There has been a global interest in the therapeutic potential of medicinal plants with the aim of developing an alternative safe, efficacious and affordable compliment with little or no side effects, which could be either in the form of a drug, food or nutritional supplements, in the treatment and management of various diseases (1). Although “Health for all” still remains a dream and goal which humanity at large shares and strives to attain, it is now evident that modern pharmaceuticals are and will remain out of reach for a large proportion of the human population (especially rural dwellers and people from underdeveloped countries) for the foreseeable future (2). Momordica balsamina (M. balsamina) is a plant native to the tropical regions of Africa and is commonly known as balsam apple or bitter melon (3,4). M. balsamina is an important medicinal plant that is used as an anti-inflammatory/wound healing agent (5,6). The Kanuri-speaking people of Borno State, Nigeria, use the leaves of M. balsamina as an antibiotic and in the treatment of abdominal pain. Gastric ulcer is a common gastrointestinal disorder with increased incidence due to alcohol consumption, smoking, Helicobacter pylori, stress and non-steroidal anti-inflammatory drugs (NSAIDS) (7). It is the most common gastrointestinal disorder with a worldwide mortality of 15 out of every 15,000 complications (8). Ranitidine is a drug used in the treatment of gastric ulcer; although it has been found to be more potent than cimetidine on the basis of inhibition of gastric acid secretion (9), it induces methemoglobinemia and results in decreased white blood cell and neutrophil counts in Wistar rats (10). Therefore, the need to provide an efficient, cost- effective and accessible alternative with fewer side effects in the management of ulcers would be further enhanced by this study if the leaves of M. balsamina happen to be effective in the treatment/management and prevention of ulcers.
M. balsamina leaves were collected from Lake Alau Dam, Borno State, and were identified in the Department of Biological Sciences, University of Maiduguri, Nigeria. The leaves were air dried at room temperature and grounded into fine powder using mortar and pestle. Then 25 g of the powder was soaked in 250 mL of distilled water at 90 °C for 15 min; it was then filtered with a filter paper and refrigerated (11).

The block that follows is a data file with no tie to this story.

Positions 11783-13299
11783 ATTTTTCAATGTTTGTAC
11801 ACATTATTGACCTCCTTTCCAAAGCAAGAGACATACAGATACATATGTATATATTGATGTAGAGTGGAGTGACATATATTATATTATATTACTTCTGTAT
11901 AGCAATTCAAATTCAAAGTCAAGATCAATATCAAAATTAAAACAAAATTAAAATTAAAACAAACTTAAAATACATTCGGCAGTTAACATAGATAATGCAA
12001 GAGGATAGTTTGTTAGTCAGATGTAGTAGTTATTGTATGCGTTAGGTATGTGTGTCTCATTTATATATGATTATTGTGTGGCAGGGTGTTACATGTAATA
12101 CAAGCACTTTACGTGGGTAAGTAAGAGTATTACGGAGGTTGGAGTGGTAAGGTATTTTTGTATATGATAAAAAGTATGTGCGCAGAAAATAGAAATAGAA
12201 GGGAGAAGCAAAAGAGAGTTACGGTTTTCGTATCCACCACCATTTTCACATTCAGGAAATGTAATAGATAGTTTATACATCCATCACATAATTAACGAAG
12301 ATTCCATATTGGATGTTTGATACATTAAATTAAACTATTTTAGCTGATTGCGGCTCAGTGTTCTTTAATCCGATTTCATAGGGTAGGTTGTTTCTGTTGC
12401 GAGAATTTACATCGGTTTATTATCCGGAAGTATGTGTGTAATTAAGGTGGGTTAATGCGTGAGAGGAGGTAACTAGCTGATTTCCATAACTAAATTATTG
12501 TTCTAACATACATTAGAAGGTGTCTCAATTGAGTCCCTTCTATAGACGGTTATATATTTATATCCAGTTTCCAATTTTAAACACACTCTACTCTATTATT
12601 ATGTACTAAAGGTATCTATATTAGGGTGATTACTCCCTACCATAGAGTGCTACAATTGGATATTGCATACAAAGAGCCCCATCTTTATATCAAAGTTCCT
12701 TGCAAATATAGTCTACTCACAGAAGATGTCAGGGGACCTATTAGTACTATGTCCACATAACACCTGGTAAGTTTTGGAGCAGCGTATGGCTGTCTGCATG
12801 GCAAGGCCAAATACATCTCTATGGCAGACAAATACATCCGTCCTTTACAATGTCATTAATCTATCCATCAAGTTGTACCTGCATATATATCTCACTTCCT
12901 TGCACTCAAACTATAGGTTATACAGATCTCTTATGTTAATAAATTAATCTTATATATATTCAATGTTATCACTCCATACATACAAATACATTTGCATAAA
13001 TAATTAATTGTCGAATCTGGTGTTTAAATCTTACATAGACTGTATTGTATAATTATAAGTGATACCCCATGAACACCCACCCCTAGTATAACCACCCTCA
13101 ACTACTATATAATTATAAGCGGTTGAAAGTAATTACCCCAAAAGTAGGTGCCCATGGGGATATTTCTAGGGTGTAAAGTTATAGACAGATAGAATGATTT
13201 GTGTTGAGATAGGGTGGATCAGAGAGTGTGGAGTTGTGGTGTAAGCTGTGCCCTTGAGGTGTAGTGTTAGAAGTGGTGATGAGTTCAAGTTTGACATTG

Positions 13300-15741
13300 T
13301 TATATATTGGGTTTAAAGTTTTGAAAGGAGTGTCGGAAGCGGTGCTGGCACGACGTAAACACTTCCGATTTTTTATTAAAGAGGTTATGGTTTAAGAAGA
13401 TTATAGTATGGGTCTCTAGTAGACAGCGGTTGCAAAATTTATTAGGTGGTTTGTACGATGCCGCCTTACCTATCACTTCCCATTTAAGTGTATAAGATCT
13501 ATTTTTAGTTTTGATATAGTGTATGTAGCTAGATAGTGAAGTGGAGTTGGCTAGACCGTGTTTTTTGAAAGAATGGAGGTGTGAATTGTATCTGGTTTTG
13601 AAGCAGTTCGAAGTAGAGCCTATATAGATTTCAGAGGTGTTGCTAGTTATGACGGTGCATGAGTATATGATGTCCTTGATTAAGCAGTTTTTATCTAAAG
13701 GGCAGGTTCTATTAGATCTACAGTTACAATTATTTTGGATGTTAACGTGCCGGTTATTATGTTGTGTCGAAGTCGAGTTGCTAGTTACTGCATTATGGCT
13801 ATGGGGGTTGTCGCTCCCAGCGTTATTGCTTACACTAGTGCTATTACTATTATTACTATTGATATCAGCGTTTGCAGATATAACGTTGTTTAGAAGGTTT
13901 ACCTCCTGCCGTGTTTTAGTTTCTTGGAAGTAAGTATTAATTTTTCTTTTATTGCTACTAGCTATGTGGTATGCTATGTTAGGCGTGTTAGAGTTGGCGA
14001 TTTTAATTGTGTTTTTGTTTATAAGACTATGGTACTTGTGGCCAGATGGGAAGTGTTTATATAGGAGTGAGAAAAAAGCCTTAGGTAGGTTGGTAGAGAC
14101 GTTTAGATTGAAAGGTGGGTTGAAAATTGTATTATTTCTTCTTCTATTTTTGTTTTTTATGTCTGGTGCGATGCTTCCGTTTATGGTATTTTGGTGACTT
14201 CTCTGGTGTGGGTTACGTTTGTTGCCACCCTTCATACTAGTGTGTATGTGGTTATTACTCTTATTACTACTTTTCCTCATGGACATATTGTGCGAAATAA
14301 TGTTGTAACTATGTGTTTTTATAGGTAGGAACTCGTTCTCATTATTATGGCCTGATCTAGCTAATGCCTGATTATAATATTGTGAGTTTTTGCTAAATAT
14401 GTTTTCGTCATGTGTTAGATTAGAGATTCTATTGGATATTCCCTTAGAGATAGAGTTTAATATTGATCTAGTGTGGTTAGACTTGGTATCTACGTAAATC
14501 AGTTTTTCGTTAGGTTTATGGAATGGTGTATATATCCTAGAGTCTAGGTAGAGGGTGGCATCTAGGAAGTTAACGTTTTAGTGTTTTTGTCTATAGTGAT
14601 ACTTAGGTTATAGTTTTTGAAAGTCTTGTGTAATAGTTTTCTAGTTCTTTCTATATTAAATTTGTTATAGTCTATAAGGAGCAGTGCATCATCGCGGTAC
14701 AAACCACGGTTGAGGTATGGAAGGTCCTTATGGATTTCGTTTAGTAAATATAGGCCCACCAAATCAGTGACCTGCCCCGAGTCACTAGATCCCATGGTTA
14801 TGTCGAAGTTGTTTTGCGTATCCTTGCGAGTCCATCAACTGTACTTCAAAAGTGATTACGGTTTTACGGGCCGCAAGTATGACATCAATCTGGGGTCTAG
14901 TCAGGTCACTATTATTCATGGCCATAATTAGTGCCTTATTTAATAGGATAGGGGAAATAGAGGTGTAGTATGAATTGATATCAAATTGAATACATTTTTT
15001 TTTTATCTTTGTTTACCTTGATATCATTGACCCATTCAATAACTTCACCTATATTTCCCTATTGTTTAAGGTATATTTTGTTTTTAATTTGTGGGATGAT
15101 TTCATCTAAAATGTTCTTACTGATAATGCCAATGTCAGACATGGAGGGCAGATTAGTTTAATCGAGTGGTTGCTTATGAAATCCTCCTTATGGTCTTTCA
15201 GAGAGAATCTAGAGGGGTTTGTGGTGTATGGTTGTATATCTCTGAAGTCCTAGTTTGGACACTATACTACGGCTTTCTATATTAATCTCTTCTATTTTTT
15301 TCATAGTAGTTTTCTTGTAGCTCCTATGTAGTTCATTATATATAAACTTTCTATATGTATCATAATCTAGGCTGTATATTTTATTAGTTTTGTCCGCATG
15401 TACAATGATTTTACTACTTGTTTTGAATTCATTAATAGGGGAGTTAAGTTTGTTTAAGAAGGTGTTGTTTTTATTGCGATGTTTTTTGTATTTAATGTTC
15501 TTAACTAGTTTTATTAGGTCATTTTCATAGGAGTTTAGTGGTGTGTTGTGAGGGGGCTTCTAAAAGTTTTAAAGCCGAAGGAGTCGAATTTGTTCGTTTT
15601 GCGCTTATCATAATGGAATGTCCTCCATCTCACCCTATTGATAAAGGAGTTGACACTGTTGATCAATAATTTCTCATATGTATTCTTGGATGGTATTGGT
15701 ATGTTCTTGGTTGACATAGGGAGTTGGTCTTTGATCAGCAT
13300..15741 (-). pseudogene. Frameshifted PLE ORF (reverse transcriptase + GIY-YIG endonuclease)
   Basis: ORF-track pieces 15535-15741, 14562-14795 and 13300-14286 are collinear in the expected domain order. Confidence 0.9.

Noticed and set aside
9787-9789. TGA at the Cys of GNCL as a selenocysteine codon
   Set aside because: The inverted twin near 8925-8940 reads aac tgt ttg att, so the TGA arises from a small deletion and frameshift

Fifty Wistar rats weighing between 180–200 g were purchased from the Animal House, Department of Biochemistry, University of Maiduguri. The rats were fed with grower mash (Vital feed, Grand Cereal Jos, Nigeria) and water ad libitum. They were kept in the animal house Department of Biochemistry, University of Maiduguri, for two weeks to acclimatize prior to the start of the experiment. A pilot test was conducted to determine which ulcer inducing agent will induce the most ulcerations and stomach lesions upon physical examination using hand lens after one hour of administration. Twenty Wistar rats were fasted overnight and randomly divided into four groups of five rats each. The groups received 200 mg/kg of aspirin, 100 mg/kg of indomethacin, 1 mL 50% ethanol and 1 mL 80% ethanol, respectively, orogastrically and were left in elevated cages for one hour, after which they were sacrificed by cervical dislocation. The stomachs were dissected, incised along the greater curvature and washed gently in running water. It was then placed under a hand lens glass and examined for severity of ulceration. It was observed that 80% ethanol caused the greatest damage to the gastric mucosa, resulting in marked ulceration. The remaining 30 rats were randomly divided into six groups of five rats each. They were kept in elevated cages so as to prevent ceprophagy while being sustained on 8% sucrose to prevent dehydration (12). Group 1 was pretreated with normal saline, groups 2–5 were pretreated with 100, 200, 400 and 800 mg/kg of aqueous extract of M. balsamina, while the rats in group 6 were pretreated with 100 mg/kg ranitidine (standard ulcer drug) (13) 1 h prior to administration of 1 mL of 80% ethanol. All the rats were sacrificed one hour after the administration of 1 mL 80% ethanol by cervical dislocation and the stomach were dissected, incised along the greater curvature and washed gently in running water and examined under a dissecting microscope to assess the level of ulcerations. For each stomach, ulcerated and total areas were measured as mm2.
The ulcer index (UI) for each stomach was calculated using the following formula:
The ulcer inhibition rates (UIR) for each group were calculated as:
Data were expressed as mean ± standard error of mean (SEM), they were analyzed using Instat Statistics version 3.1 (Graphpad Software, Inc. La Jolla, CA, USA). One way analysis of variance (ANOVA) was used to compare the mean differences between and within groups and a P value <0.05 was considered statistically significant.